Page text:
In some places, masks are still required to be worn by everyone, 2 years of age and older, regardless of their COVID-19 vaccination status due to federal or state requirements: 

  • On public transportation,
  • In transportation hubs
  • Indoors in K-12 schools, childcare and other youth settings
  • Healthcare settings, including long-term care settings
  • Correctional facilities and detention centers
  • Homeless shelters, emergency shelters, and cooling centers

Safer Streets in the West Valley

Earlier this week, the Los Angeles City Council voted to lower speed limits in key corridors. Thanks to a new law from Assemblymember Laura Friedman, California cities now have a limited ability to reduce speed limits on certain streets that are unsafe and where speed limits were recently increased. In the Third District, several streets will have a speed limit reduction including sections of Victory, Valley Circle, Vanowen, Reseda, Winnetka, Corbin and Lindley. With reckless speeding at an all-time high, this is truly needed. In the future, AB43 will give the City additional authority to reduce speed limits on other groups of streets. Read more about the new law here.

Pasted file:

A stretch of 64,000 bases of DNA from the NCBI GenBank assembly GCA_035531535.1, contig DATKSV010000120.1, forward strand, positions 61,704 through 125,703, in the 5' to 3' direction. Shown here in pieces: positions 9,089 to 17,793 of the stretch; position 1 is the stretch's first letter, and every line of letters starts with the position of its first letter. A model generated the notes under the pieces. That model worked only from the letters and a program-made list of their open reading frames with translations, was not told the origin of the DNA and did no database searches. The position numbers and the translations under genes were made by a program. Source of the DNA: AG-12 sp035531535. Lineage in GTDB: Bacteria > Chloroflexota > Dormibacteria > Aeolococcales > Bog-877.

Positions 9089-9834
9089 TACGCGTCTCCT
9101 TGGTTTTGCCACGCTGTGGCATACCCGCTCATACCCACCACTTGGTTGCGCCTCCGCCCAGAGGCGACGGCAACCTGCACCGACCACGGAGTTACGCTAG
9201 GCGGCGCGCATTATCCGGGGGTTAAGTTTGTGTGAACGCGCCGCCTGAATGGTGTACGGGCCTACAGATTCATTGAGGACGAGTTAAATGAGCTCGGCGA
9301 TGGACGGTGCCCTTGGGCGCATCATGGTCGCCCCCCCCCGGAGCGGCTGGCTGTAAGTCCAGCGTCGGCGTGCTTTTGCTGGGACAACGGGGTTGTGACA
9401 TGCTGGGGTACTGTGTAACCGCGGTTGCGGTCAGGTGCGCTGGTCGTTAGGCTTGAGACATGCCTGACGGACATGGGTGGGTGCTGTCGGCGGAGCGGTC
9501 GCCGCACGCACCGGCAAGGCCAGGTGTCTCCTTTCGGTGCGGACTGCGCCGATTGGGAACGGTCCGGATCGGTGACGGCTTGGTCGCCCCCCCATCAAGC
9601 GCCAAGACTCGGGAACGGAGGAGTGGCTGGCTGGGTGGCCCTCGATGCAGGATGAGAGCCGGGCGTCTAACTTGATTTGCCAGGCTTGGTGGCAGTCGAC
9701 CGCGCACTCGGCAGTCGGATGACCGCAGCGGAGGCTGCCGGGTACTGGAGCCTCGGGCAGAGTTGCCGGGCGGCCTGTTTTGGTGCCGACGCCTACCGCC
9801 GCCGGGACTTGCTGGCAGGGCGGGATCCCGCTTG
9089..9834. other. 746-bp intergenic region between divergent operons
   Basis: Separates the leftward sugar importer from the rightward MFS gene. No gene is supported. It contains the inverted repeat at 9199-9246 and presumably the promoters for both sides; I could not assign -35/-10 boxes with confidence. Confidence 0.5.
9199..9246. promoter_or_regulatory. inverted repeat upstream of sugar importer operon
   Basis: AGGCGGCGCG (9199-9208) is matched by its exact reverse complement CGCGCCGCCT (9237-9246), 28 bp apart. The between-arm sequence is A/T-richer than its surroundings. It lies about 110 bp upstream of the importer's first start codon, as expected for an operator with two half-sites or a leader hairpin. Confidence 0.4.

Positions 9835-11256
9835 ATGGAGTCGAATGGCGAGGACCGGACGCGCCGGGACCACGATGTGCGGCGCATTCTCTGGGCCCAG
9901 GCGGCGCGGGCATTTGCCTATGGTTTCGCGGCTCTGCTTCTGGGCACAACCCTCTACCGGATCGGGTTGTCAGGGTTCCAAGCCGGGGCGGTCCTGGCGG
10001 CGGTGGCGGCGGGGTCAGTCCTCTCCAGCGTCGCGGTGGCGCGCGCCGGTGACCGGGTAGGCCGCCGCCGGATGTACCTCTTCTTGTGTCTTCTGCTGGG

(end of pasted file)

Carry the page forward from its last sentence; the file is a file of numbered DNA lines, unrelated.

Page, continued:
Blumenfield recently launched a Street Racing Task Force for more targeted enforcement in CD3 and he continues to push for more speed humps and other infrastructure solutions designed to deter speeding and organized racing. More needs to be done, but progress is happening. 

Join the EARTH Community Action Team (BobCAT)

Councilmember Blumenfield invites you to a virtual meeting on March 1st at 6pm to learn more about his new Community Action Team (BobCAT) called Each Action Restores The Habitat (E.A.R.T.H.). Blumenfield's goal is to create a network of active community leaders to help make the Third District a greener place. The BobCAT will be meeting regularly to share updates, workshop solutions, partner on projects, and receive support from the Councilmember and staff.  It is one of many BobCATs that Blumenfield has set up to focus on a particular issue or problem. Other BobCATs focus on Domestic Violence, Emergency Preparedness, Economic Development, and Homelessness.

Working as a team the E.A.R.T.H. BobCAT will help the Councilmember stay informed on local environmental issues. Additionally, the BobCAT will help the Council Office create guides to share with the public including step-by-step ways to help the environment. Like all BobCATs, they will be focused on, as the name implies, “community action.”